Many people envy cryptocurrency millionaires: Those who got in early and held on for years have enjoyed appreciation of as much as 90,000%. Or… 70,000%, depending on when you’re reading this post.
The large swings in value that tend to characterize cryptocurrency makes it not for the faint of heart.
There’s an ironic chicken-and-egg aspect to this volatility: It limits the currencies’ appeal to investors, but the relative dearth of investors in the currency keeps it volatile.
That volatility has some resemblance to derivatives like options, yet the venues where you can trade cryptocurrency do not limit the activity to sophisticated investors.
Anyone can transact in cryptocurrencies like bitcoin, and unfortunately, that has included money launderers, scammers and hackers.
So if you get ripped off, you can’t fall back on the kind of protection that bank desposits and even securities transactions enjoy.
Policymakers in numerous countries are trying to figure out how to regulate cryptocurrency — and the world’s largest nation is moving to shut down cryptocurrency trading.
Is Cryptocurrency Safe?
China’s government and central bank indicated on September 11 that they want to shut down the country’s cryptocurrency exchanges by the end of the month.
Within days, several of these venues announced they would halt trading by this deadline, asking investors to pull their money out of the exchanges by September 30.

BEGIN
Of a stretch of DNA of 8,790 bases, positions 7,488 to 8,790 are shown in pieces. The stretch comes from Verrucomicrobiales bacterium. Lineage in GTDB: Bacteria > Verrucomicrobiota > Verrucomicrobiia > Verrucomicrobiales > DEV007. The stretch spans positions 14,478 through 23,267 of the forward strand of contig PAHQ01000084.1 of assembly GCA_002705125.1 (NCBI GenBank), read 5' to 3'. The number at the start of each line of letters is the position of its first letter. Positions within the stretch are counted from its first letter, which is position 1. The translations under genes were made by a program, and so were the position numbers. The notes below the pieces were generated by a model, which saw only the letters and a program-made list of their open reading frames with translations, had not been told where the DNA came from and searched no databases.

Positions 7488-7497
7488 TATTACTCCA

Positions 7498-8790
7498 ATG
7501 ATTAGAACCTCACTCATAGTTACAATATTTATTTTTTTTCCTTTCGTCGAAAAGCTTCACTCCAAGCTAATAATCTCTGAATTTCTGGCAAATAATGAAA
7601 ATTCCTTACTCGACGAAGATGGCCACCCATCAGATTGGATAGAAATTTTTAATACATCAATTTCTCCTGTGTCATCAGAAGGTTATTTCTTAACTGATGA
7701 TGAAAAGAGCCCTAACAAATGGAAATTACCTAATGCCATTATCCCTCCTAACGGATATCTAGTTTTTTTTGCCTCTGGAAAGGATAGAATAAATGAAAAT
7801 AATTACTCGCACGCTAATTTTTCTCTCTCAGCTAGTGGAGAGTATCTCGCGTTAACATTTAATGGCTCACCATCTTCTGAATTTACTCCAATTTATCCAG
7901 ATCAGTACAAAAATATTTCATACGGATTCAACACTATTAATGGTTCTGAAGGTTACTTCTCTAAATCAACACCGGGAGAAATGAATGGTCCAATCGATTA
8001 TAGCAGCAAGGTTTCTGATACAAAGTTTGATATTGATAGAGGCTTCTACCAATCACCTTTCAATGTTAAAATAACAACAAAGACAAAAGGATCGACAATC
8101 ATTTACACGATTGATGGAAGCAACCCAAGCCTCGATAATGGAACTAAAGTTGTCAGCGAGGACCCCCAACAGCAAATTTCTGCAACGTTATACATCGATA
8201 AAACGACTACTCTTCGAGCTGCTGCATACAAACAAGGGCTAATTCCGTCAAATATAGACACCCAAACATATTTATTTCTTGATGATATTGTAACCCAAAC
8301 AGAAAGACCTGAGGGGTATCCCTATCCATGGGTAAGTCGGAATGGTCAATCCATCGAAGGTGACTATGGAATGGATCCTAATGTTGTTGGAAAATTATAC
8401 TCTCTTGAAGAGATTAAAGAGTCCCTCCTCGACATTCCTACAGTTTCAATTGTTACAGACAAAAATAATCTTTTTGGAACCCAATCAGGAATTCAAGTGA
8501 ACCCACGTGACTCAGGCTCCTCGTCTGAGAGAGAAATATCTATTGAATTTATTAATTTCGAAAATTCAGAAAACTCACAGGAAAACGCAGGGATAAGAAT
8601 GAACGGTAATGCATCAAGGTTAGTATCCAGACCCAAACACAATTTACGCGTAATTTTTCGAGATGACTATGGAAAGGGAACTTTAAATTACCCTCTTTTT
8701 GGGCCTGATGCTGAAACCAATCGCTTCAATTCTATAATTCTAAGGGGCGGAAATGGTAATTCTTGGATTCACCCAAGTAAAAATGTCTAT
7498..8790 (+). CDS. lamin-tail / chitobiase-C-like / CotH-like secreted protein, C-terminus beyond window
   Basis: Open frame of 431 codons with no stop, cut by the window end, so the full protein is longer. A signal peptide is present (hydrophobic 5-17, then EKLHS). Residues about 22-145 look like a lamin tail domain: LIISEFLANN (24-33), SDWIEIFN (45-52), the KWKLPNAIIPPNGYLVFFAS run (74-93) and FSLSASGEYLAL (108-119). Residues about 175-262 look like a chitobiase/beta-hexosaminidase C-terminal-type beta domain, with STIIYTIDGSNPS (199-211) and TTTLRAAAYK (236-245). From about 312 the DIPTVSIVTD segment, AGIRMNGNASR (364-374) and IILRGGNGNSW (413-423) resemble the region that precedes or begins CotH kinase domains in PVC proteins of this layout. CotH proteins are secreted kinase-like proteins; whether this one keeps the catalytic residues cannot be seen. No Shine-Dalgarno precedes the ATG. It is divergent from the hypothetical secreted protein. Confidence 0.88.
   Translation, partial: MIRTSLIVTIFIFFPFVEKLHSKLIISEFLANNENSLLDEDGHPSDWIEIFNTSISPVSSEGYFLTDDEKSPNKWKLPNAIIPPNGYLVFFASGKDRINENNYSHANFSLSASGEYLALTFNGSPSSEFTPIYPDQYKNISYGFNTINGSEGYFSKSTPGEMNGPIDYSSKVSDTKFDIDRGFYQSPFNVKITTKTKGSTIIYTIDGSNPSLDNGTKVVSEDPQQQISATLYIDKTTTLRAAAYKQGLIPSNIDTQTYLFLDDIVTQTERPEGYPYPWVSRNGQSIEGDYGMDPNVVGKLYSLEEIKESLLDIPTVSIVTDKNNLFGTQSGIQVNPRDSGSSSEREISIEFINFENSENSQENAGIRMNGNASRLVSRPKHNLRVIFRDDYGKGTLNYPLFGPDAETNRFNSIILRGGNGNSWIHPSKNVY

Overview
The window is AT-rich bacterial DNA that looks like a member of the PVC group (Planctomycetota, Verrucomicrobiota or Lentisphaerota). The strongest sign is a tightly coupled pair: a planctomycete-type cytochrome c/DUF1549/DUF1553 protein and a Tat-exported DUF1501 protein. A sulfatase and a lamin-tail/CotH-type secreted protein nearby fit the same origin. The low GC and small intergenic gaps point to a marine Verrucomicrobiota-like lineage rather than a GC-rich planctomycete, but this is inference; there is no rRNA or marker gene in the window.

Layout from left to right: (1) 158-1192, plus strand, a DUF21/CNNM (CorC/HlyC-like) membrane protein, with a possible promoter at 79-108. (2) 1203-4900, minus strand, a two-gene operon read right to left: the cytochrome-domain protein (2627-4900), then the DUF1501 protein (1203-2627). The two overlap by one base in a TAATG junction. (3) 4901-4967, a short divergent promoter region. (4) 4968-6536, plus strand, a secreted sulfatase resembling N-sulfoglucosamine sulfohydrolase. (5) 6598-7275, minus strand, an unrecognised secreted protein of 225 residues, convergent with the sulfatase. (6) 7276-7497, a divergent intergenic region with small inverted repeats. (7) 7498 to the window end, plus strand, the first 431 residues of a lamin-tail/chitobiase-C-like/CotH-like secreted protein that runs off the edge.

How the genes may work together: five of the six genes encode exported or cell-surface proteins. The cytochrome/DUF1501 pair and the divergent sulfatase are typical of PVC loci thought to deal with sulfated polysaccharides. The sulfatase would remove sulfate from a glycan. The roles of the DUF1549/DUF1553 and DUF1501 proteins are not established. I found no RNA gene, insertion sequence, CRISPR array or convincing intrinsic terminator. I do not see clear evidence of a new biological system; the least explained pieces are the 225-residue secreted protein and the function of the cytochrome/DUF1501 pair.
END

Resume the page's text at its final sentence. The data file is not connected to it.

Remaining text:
As for the other countries that are working on cryptocurrency regulations, Australia has said it wants to regulate exchanges to prevent the use of these currencies for money laundering and terrorist activity. Canada is working on similar laws.
And in the U.S.
In the U.S., regulators currently regard bitcoin to be commodity under the jurisdiction of the Commodity Futures Trading Commission (the entity that also happens to regulate options and other types of derivatives); in late July the U.S. Securities Exchange Commission announced that it is investigating how to regulate initial coin offerings, which China has already announced it will ban at the beginning of the month.
While in the short term these legal maneuverings appear to be creating the kind of uncertainty that exacerbates the turbulence in bitcoin’s value, once regulations solidify, cryptocurrencies might become less risky.
In the mean time, unless you are a professional investor or have experience with options or other types of derivatives, it might make sense to wait until some form of cryptocurrency regulations kick in.
Otherwise, you might lose money — and it can happen quickly, just like what does down in the derivatives market. What goes up quickly tends to go down quickly, which can hurt.
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